The size of the PEM herpetology collection increased in 1993 following the incorporation of the herpetological collections of the Kaffarian Museum (=Amatola Museum, King Willliams Town: 600 specimens), Cape Nature Conservation (=CapeNature, Jonkershoek: 2700 specimens) and the Albany Museum (Grahamstown: 6268+ specimens) into the PEM collection. The most significant of these was the herpetology collection of the Albany Museum, which included the second largest group of herpetological types (over 120) in South Africa, as well as the largest collection (over 750 specimens) of land tortoises from the subcontinent. Sadly 50 years prior to the transfer, a disastrous fire on 6 September 1941 severely damaged the Albany Museum. Fortunately the library and most of the research collections were saved, but the museum specimen catalogues and an unknown amount of preserved material were destroyed (Anon 1941; Hewitt 1941; Hewitt 1942).

Active research in herpetology at the PEM was revitalised by the appointment of a fulltime herpetologist, William Roy (Bill) Branch in 1979, whilst curation of the collection was delegated to a Collections Manager, Gill Watson in 1997. An assistant herpetologist, Werner Conradie was appointed in late 2007, whilst Bill Branch formally retired in 2011, retaining the honorary post of Curator Emeritus Herpetology. Werner Conradie has taken over the duties of Curator of Herpetology since. The PEM has an active herpetological research policy, and is one of only four museums in Africa undertaking such research. Since the election of a democratic government in South Africa (1994), field research has expanded into sub-Saharan Africa, and as a consequence the collection is actively growing, with a growth of approximately 4–5% per year in the period 2000–2016. The PEM herpetology collection is now the third largest collection (~35 200 specimens: 22 700 reptiles, 12 100 amphibians and 715 lots of tadpoles) on the African continent, after those of the Ditsong National Museum of Natural History (Pretoria, South Africa: ~86 0000 specimens) and the Natural History Museum of Zimbabwe (Bulawayo, Zimbabwe: ~52 000 specimens), respectively. The PEM collection comprises of mostly African specimens with 30 African countries represented..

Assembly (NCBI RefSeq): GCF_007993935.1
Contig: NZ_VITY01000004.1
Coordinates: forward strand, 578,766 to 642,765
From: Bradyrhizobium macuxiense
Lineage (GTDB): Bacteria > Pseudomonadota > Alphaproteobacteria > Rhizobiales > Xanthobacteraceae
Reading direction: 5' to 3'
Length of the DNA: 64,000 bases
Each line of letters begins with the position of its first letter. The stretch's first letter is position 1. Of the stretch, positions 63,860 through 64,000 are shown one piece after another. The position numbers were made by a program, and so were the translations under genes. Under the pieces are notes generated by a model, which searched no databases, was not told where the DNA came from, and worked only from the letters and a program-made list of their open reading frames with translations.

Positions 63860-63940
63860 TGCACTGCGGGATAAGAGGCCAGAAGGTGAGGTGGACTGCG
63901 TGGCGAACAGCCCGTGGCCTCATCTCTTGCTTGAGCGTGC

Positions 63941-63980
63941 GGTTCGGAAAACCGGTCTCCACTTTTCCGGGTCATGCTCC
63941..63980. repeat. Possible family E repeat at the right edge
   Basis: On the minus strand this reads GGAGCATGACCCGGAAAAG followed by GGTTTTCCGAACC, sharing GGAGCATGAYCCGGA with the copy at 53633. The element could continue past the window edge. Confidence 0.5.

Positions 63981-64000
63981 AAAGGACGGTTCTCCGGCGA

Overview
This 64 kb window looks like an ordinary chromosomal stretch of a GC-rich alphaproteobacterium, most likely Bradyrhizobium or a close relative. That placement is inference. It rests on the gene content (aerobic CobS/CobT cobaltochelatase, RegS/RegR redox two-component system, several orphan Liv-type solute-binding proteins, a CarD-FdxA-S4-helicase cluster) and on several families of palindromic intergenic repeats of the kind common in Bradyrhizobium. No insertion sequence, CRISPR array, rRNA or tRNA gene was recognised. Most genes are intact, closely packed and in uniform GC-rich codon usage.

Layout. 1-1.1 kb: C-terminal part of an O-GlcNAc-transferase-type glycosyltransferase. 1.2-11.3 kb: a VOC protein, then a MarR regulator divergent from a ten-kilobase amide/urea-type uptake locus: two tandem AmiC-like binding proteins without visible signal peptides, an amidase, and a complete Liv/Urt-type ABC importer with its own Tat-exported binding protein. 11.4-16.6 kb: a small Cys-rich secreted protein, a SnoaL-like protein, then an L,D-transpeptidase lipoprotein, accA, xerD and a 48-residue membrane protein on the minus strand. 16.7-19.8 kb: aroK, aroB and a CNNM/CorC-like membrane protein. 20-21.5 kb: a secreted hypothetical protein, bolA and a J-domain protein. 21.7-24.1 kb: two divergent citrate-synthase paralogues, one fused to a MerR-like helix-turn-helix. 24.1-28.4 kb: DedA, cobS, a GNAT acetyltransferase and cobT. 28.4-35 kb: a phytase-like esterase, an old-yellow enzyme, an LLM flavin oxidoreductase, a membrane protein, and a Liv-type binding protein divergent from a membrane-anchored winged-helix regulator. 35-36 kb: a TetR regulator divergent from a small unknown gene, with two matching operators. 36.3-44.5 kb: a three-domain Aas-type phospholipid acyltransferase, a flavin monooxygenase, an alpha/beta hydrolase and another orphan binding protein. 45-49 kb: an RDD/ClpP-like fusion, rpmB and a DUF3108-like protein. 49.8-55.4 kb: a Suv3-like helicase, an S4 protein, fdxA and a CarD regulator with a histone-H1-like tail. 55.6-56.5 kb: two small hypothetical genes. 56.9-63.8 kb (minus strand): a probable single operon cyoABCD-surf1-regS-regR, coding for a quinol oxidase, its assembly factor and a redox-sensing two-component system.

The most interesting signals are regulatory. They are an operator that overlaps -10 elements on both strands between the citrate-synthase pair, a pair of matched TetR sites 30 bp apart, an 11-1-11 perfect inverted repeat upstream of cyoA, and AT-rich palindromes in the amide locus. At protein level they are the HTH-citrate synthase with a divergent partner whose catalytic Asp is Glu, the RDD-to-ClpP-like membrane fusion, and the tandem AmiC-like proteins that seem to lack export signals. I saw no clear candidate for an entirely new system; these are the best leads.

Curator Honorary Curator Emeritus
Werner Conradie Prof Bill Branch
werner@bayworld.co.za